Map depicting British colonial India, Indian- administered territories, and independent states and territories


This timeline focuses on the modern history of the Indian subcontinent and situates the readings and lectures for "Introduction to South Asian History and Culture." In line with course themes, the timeline follows the period of religious reforms debated and instituted by Indian intellectuals and British colonial officials in the nineteenth century, as well as the nationalist movements leading to the 1947 independence of India and the creation of Pakistan. The timeline also gives a brief overview of earlier cultural and political events (such as the Brahmanical tradition and the Mughal period) that influenced the debates of the British colonial period. Finally, the timeline lists key events post-1947 to the early 1990s to give some orientation toward contemporary anthropological questions regarding caste, gender, and ethnic conflict. The documents, maps, short biographies, glossary, and other hyperlinked materials should help you to begin contextualizing the course material on a weekly basis and should provide starting points for finding topics and beginning research for the two papers you will be asked to write this term.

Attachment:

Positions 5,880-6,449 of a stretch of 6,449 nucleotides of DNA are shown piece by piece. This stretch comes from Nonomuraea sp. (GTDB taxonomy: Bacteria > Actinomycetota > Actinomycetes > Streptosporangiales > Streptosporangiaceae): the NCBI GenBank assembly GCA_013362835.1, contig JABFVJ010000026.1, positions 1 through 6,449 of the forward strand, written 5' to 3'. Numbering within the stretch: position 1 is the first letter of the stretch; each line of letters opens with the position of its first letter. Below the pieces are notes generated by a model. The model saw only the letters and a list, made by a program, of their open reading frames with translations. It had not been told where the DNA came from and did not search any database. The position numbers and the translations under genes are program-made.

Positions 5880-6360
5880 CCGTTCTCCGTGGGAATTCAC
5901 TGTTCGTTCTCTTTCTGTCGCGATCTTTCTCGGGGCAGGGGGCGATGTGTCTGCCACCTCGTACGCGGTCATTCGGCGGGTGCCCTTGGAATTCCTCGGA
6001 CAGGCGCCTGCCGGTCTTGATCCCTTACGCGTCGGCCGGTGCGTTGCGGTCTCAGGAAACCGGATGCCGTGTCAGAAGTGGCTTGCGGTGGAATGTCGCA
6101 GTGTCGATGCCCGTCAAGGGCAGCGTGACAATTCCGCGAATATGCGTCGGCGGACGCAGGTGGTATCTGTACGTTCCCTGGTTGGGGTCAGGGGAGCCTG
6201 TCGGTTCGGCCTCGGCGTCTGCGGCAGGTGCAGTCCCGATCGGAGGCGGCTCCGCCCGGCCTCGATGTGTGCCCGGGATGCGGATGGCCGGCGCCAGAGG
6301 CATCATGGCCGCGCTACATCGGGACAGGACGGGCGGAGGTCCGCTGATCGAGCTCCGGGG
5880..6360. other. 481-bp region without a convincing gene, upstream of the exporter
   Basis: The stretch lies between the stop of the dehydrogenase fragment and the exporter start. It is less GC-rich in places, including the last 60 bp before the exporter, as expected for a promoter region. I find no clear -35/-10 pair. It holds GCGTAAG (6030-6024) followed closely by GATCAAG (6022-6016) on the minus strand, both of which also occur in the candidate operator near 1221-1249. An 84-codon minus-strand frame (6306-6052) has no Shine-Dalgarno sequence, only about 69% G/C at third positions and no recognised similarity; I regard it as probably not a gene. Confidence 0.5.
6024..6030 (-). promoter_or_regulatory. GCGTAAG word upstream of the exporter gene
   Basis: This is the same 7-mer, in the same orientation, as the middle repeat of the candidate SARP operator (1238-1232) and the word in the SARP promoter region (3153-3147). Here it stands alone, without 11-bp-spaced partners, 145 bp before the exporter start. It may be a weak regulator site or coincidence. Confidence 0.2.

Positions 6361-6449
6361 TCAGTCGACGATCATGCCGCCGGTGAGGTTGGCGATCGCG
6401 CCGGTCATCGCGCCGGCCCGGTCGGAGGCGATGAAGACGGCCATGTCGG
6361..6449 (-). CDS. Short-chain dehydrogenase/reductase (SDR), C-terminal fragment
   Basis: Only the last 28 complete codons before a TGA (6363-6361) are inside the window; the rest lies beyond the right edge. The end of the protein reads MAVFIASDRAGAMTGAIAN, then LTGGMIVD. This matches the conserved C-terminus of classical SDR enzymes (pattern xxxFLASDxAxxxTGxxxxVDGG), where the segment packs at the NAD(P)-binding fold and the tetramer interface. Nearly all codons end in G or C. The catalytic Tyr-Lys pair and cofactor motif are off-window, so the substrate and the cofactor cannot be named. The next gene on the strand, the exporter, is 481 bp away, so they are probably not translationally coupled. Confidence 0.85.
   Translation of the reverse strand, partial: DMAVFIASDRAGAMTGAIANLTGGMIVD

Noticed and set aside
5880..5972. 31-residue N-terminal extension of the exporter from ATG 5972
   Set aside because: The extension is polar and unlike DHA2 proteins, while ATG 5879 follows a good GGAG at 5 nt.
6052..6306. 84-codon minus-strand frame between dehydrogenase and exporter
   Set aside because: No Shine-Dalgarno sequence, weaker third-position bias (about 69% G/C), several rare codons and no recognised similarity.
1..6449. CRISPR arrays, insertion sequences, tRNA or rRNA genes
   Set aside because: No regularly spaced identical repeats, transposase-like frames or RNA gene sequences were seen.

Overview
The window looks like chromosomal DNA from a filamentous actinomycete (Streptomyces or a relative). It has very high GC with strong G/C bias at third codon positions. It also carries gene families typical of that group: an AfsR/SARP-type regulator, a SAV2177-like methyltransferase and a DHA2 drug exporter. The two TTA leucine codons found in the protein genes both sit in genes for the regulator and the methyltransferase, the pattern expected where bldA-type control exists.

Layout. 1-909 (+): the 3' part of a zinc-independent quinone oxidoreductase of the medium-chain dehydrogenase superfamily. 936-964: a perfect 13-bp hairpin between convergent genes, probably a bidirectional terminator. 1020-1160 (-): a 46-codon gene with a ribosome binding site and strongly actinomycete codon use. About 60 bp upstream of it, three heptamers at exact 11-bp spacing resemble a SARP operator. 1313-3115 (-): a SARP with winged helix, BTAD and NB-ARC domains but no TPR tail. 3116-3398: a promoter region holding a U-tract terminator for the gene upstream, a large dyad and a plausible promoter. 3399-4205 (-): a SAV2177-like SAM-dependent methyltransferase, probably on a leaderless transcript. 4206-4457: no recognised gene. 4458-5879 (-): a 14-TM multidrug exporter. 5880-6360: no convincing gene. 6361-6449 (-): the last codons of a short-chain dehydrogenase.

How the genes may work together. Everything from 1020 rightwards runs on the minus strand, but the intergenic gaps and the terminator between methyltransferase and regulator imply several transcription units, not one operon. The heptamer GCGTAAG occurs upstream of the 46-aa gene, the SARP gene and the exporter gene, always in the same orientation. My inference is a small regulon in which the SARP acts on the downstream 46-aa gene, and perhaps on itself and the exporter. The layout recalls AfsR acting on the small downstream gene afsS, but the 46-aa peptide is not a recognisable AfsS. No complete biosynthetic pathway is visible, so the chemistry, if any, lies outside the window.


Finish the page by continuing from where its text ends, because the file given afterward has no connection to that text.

The Brahmanical Tradition and the Vedic Period

The Brahmanical tradition dates from the Vedic period (roughly 1500 to 600 b.c.e.), when the sacred Hindu texts known as the Vedas were first composed. This period becomes a critical reference point for many Indian modernists, revivalists, and nationalists in the nineteenth and twentieth centuries who, in the face of British colonialism, hark back to "tradition" in order to help define a modern India. Despite the coeval influences of Buddhism, Jainism, bhakti devotional traditions, and later, of Islam and Sufi traditions, Indian "tradition" in the modern period is almost exclusively focused on Hindu texts and mythologies dating from the Vedic period.

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The Mughal Empire and the English East India Company

Modernity in South Asia is often correlated with the arrival of the British and the cultural and economic changes that ensued during the colonial period; however, the dates and resources in this subsection will suggest that South Asian modernity is a process with no fixed start date. European colonization developed in fits and starts, and the decline of Mughal sovereignty was also a gradual process.

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Nineteenth-Century Religious Reform

Major themes of this period are British colonial governance in India, the rise of English-speaking Indian intellectuals in Bengal, the influence and importance of Brahmanism, Muslim and Hindu identity formation, and the changing role and position of women.

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Twentieth-Century Nationalist Movements

Major themes of this period include the rise of competing Indian nationalisms, the anti-colonial struggle, neo-Hinduism, the Muslim Question and the call for a separate Muslim state, independence from Britain, and the Partition of 1947.

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Post-Independence

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